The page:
In Closing…

Doing IF is a choice in lifestyle rather than “a diet”.  In my experience, it is the one diet that has allowed my clients and myself to really live the lifestyle I want to live (traveling, creating new experiences, partying etc..) but still maintain a lean body.

In a weird way it has also given me more control over the foods that I eat.  I have become more mindful of foods and their effect on my energy levels as well as satiety.

Again I’m really excited to see it’s positive effects on preventing cancer as well as relieve symptoms in diseases such as Multiple scleroris and arthritis.  But I will keep a neutral stance until it is proven without a doubt.

Whether you choose to apply intermittent fasting to your life or not, I hope this blog post gave you a clearer picture about what it is all about and benefits it can bring to your lifestyle.

For Your Free 5 Day Course On Intermittent Fasting Sign up Down Below



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80 Comments

  • Mitch says:

    This is super in depth and very interesting. Thank you for spending the time to share this valuable piece of info

  • Jonathan says:

    Great info Dan. For me I am a definite grazer and going more than 6 hours without food I find very hard as my energy levels drop and I can’t focus nearly as well but it’s a very interesting take on things and obviously you’ve proven it works with your personal results and your clients so I will definitely be reading up on it more! Thanks for the info!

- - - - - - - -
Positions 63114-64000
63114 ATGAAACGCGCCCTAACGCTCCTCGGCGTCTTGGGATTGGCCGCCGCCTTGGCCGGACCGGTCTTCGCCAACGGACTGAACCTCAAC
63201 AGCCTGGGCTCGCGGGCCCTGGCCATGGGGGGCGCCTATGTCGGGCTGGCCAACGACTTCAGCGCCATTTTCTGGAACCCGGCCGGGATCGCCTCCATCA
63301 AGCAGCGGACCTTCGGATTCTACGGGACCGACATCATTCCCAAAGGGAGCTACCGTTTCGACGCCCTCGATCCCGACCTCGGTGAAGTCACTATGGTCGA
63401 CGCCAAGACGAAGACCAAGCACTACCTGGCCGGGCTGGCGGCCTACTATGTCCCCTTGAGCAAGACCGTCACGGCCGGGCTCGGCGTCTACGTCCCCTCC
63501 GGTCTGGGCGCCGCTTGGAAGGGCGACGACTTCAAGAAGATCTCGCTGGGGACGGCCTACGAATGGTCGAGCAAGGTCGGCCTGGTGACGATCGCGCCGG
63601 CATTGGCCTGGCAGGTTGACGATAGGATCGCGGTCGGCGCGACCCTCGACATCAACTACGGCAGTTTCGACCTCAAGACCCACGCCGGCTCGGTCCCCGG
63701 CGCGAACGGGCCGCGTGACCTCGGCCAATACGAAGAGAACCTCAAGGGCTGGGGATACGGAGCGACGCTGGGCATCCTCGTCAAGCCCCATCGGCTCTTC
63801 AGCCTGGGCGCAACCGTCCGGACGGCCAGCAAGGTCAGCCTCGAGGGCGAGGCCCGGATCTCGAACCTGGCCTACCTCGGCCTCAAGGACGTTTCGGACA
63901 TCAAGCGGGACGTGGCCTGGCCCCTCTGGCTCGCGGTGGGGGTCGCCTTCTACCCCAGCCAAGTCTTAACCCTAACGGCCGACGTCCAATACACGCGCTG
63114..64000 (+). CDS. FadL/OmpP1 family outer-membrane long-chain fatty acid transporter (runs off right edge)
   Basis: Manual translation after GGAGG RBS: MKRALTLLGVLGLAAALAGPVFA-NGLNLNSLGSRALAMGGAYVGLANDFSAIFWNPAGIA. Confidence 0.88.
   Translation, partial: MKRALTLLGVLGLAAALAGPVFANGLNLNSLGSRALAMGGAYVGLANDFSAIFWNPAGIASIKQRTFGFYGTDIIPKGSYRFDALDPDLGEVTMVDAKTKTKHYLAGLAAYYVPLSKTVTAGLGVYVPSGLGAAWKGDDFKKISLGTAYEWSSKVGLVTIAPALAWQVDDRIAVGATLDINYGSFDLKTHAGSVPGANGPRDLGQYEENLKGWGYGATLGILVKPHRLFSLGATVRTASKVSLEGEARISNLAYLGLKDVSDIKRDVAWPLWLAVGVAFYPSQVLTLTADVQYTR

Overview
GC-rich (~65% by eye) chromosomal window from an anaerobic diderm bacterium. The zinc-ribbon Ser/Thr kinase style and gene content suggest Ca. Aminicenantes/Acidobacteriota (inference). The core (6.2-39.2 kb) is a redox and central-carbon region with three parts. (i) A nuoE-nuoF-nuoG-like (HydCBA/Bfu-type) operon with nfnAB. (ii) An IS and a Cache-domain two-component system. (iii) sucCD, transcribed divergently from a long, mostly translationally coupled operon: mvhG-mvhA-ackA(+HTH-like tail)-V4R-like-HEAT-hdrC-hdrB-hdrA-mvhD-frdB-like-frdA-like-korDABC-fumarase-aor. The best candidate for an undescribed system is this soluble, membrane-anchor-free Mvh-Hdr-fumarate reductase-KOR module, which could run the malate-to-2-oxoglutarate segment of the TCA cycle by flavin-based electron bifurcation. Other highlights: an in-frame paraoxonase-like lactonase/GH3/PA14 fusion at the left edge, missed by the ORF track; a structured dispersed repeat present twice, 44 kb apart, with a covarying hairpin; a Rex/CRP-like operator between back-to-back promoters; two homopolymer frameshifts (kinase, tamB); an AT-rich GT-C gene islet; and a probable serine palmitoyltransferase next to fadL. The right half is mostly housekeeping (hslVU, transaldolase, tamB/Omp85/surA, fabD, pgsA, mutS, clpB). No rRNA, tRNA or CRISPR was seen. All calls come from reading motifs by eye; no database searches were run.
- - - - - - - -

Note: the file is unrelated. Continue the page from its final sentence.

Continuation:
• Duuude, you always post so much awesome content on this blog. Can’t tell you how much I appreciate all your effort. Amazing stuff Dan!

  • Michael says:

    Good article. I have been IFing for about 8 months and am leaner than I’ve ever been @ close to 50 yrs old.
    I find it very easy and my workouts have been very good.
    Keep up the good work.

  • Melissa says:

    I am a big believer in IF’ing. I’m just wondering what you would say to someone who is a endo-meso body type and has been advised to eat more frequently in order to lose weight. Do you think it matters if I incorporate IF into my diet? there is sooo much conflicting information out there.

    • NinjaMan NinjaMan says:

      If you were an endo-meso I would actually advise to eat less frequently (3-4 times) a day to lose weight. It’s easier to control calories and suppress appetite that way than to eat more frequently.

      I believe when someone is advised to eat more frequently to lose weight it has more to do with the myth of metabolism and frequent feeding…which is completely false.

      Try out the 16-8 IF version and see if it fits your lifestyle and gets you results.

  • Good balanced article. I use IF when I feel like it but I prefer to eat 5-6 meals a day cause I love eating especially cakes.
    I stay very lean using both methods so as you say many ways to skin a cat and its not for everyone.
    I have found people who do use If but are still overweight so they do sabotage their effort by pigging out when it comes time to eat so you need get your head around the whole eating thing.